The aryl hydrocarbon receptor (AhR) and the AhR nuclear translocator protein (ARNT) are basic–helix–loop–helix‐PAS (HLH) proteins involved in transcriptional regulation. Polycyclic aromatic halogenated chemicals, of which 2,3,7,8‐tetrachlorodibenzo‐p‐dioxin (TCDD) is the most potent, bind to the AhR. In the cellular cytoplasm, the AhR exists as a complex with the heat shock protein HSP90 and other small peptides. This complex dissociates following ligand binding and then the ligand‐bound AhR binds ARNT. The ligand–AhR–ARNT complex interacts with a specific, nuclear DNA sequence, the dioxin response elements (DRE), altering transcription of a regulated gene. Studies in hepatoma cell lines indicate that both proteins are required for regulation of transcription. In this study, AhR and ARNT were localized immunohistochemically in human embryonic palatal cells and specific patterns of expression were seen for each protein. A double‐staining protocol revealed that epithelial cells expressed both AhR and ARNT, but in mesenchyme and nasal spine cartilege individual cells were identified which expressed either AhR or ARNT. This heterogeneous pattern may be a means of suppressing transcriptional regulation and also suggests the existence of other, unidentified basic–helix–loop–helix partner(s). The heterogeneous expression pattern may also reflect a complex role for these HLH proteins as transcriptional regulators of embryonic development. © 1994 Wiley‐Liss, Inc.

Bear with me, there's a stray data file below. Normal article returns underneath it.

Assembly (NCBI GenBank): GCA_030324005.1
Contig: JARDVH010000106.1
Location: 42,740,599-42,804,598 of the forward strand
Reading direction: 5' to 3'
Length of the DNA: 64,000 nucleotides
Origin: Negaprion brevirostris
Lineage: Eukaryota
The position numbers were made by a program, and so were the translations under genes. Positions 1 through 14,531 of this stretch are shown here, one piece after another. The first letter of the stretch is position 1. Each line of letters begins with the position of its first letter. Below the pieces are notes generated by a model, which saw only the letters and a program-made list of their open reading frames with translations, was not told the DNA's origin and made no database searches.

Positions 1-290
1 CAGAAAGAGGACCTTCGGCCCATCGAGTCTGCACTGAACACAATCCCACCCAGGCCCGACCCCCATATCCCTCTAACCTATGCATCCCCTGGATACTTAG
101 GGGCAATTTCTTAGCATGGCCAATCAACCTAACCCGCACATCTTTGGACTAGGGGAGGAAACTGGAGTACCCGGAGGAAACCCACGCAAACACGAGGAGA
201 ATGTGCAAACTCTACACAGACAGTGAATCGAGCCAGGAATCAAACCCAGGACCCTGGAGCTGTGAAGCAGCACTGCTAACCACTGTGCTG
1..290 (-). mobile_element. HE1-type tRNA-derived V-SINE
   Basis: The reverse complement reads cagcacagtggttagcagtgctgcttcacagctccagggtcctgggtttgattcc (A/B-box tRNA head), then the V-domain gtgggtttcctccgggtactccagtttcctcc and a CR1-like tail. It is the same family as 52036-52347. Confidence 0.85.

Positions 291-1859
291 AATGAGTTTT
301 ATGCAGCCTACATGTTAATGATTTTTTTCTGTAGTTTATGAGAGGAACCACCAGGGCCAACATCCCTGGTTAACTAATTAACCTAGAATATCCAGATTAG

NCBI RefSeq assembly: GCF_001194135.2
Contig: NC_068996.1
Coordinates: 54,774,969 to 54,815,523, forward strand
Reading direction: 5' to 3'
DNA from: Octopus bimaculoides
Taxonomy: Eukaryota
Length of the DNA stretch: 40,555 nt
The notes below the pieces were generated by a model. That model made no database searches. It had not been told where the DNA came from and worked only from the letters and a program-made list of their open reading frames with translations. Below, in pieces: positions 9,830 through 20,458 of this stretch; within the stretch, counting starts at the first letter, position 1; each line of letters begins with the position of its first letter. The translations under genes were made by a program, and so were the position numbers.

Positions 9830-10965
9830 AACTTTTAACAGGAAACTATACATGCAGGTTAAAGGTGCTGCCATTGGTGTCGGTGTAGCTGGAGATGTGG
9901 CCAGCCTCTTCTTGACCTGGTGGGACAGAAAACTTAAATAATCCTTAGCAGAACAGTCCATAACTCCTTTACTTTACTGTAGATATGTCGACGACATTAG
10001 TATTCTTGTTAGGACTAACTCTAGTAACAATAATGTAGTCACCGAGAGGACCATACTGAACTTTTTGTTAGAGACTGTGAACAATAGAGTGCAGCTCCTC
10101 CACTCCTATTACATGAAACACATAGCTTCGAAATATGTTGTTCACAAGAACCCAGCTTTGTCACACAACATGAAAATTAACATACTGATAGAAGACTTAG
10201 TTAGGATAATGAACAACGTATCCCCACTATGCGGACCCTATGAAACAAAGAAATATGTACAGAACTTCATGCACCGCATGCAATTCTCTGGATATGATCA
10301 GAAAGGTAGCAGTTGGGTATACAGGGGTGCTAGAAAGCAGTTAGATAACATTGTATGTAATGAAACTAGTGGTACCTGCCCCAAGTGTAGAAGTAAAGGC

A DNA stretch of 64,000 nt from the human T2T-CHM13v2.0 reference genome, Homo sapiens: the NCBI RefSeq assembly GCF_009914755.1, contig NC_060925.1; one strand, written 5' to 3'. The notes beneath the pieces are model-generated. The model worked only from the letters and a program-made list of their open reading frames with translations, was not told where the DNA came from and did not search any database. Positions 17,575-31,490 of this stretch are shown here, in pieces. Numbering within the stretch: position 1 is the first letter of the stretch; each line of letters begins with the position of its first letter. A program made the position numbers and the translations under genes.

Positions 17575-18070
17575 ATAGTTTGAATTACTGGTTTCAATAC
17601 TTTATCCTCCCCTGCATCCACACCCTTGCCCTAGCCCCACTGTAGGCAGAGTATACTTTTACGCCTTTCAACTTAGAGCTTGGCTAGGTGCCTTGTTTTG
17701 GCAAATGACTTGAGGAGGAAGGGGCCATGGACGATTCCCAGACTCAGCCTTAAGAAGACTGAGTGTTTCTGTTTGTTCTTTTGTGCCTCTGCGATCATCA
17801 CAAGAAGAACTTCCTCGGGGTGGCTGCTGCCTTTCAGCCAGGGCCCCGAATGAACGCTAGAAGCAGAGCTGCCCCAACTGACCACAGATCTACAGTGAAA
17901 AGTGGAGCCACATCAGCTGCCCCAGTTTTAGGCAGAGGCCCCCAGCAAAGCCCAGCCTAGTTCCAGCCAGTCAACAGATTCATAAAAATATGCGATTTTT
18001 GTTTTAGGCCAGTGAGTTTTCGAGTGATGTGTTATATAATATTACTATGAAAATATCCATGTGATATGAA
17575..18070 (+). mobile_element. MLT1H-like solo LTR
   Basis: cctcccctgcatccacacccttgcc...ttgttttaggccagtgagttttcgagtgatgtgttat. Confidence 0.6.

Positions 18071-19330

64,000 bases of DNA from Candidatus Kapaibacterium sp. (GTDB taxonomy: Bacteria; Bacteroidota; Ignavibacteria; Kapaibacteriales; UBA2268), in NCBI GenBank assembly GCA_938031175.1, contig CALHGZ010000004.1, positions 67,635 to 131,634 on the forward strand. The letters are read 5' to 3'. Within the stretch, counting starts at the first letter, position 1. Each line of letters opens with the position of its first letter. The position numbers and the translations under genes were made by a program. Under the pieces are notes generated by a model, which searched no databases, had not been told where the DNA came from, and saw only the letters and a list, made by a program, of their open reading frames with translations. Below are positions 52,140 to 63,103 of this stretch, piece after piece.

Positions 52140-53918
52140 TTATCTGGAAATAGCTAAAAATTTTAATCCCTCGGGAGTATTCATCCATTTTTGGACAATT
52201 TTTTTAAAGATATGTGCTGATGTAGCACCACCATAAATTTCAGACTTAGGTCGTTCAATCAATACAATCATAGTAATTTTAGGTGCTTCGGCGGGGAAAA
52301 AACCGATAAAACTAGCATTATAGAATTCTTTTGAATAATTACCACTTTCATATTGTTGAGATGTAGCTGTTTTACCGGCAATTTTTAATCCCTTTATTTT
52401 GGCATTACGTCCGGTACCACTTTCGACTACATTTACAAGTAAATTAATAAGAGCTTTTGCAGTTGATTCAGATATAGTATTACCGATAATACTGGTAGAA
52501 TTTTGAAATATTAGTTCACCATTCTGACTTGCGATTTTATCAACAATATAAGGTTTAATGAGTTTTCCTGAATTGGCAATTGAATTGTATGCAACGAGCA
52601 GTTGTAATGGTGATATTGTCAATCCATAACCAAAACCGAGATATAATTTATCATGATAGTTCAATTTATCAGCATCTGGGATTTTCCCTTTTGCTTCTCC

All Science Journal Classification (ASJC) codes
- Developmental Biology
- Health, Toxicology and Mutagenesis